ADA, CDA ask for changes in amalgam separator rule

The ADA and CDA are advocating for the U.S. Environmental Protection Agency (EPA) to revise its proposed rule, which, if adopted, would call for most dentists to install, operate and maintain amalgam separators.

Currently, the use of amalgam separators for disposal of amalgam waste is voluntary for dental practices. Under the EPA’s proposed rule, which aims to decrease discharges of dental amalgam to the environment under the Clean Water Act, dental practices must cut their dental amalgam discharges using amalgam separators and implement “Best Management Practices.”

While the proposed rule incorporates many of the important principles required by the ADA for its support of a national standard, neither ADA nor CDA support it in its current form. Each organization submitted comments with their concerns in separate letters to the EPA in February. CDA supported all of the concerns raised by the ADA and highlighted its particular concern with the financial and administrative burdens that would potentially impact local sanitation districts, dentists and, ultimately, consumers, if the proposed rule were finalized in its current form.

The cover letter of the ADA's statement breaks down the five aspects of the rule that are problematic.

  • The implementation of the rule would impose undue and unnecessary burdens on dentists and the municipalities that operate publicly owned treatment works (POTWs). The ADA and the National Association of Clean Water Agencies have repeatedly pointed out in prior comments to the EPA and the Office of Management and Budget that the amalgam pre-treatment rule should not impose an undue burden. The ADA believes such burdens result in little or no incremental benefit.
  • The proposed rule is inconsistent with several aspects of the ISO Standard 11143. For example, the proposed rule would require installation of amalgam separators that comply with ISO Standard 11143. However, the proposal also requires separators to meet a 99 percent removal efficiency requirement, rendering the reference to the ISO standard either meaningless or confusing because the ISO standard requires an amalgam removal efficiency of only 95 percent.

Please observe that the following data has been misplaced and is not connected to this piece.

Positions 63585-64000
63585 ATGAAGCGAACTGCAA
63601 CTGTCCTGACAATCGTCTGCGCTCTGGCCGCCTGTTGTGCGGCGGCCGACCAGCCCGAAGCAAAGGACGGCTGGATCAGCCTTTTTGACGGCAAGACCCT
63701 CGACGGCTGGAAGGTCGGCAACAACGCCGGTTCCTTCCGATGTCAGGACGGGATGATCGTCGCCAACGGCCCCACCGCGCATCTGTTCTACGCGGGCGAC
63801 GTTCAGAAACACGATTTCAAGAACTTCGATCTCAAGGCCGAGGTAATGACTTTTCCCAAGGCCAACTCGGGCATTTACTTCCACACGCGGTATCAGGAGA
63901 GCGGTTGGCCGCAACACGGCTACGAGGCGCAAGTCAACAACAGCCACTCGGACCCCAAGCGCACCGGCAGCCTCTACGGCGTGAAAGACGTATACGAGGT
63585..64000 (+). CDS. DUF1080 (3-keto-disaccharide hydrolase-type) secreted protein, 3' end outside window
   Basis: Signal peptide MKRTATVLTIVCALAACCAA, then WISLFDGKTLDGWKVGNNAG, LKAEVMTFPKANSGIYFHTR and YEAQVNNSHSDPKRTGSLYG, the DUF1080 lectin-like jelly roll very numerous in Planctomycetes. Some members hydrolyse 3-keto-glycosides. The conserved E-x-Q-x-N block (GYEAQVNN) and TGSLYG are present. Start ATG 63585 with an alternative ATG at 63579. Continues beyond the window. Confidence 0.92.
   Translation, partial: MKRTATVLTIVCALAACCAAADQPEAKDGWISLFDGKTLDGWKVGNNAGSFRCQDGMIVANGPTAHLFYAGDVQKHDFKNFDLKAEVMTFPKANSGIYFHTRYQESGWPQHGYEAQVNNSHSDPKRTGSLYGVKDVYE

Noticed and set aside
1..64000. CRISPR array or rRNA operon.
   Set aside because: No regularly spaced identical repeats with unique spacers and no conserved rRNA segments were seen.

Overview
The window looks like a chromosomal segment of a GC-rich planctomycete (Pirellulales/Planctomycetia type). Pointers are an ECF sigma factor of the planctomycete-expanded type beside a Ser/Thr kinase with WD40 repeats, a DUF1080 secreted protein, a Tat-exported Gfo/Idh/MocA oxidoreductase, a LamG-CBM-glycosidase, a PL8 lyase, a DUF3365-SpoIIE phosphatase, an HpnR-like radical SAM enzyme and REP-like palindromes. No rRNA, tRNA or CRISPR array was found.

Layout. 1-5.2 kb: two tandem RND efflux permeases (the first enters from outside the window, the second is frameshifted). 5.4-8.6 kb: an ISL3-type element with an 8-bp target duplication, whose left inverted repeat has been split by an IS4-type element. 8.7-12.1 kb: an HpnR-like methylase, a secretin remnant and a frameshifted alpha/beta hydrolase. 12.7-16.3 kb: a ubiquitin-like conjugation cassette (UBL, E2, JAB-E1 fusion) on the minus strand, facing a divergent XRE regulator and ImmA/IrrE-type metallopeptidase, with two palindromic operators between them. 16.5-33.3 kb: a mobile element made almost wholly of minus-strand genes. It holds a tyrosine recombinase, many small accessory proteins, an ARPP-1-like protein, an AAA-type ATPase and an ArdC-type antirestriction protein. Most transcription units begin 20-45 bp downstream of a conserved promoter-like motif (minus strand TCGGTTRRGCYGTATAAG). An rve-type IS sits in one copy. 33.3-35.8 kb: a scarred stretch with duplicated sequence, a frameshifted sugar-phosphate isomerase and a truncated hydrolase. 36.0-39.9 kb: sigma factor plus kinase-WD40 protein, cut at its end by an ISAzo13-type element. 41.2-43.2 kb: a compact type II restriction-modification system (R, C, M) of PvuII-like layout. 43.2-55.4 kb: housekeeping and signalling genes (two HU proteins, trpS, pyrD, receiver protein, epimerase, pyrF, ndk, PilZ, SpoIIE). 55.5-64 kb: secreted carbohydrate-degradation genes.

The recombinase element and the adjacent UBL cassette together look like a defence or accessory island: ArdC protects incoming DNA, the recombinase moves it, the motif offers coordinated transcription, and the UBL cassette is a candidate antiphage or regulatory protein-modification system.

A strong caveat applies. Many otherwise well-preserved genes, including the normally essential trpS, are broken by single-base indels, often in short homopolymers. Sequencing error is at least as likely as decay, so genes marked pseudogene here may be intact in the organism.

• The EPA’s choice of a new 99 percent removal efficiency requirement is particularly troubling to the ADA because it is inconsistent with prior EPA statements.
  • The incremental amalgam (and therefore mercury) captured by a separator with a purported amalgam removal efficiency of 99 percent is de minimis compared to the amount of amalgam removed by a separator with a 95 percent removal efficiency.
  • The EPA’s calculated cost-effectiveness for the proposed dental amalgam separator standard is flawed and grossly overstates the proposal’s cost-effectiveness.

CDA’s letter to the EPA echoed the ADA’s concerns with the proposed rule.

“CDA supports the concerns expressed by the American Dental Association related to the technical inconsistencies with ISO Standard 11143 and the flawed cost-effectiveness estimates outlined in the proposed rule,” the letter states. “CDA encourages the EPA to withdraw the proposed rule and allow POTWs, state and regions develop their own guidelines to use when developing and enforcing dental amalgam programs which will allow for the appropriate response based on each local jurisdiction’s needs.”

To provide dentists guidance when it comes to amalgam, CDA Practice Support offers the Dental Amalgam: Public Health and the Environment and Amalgam Waste Best Management Practices resources on cda.org.

CDA will continue to keep members informed on the status of the EPA’s proposed amalgam separator rule in the Update and on cda.org.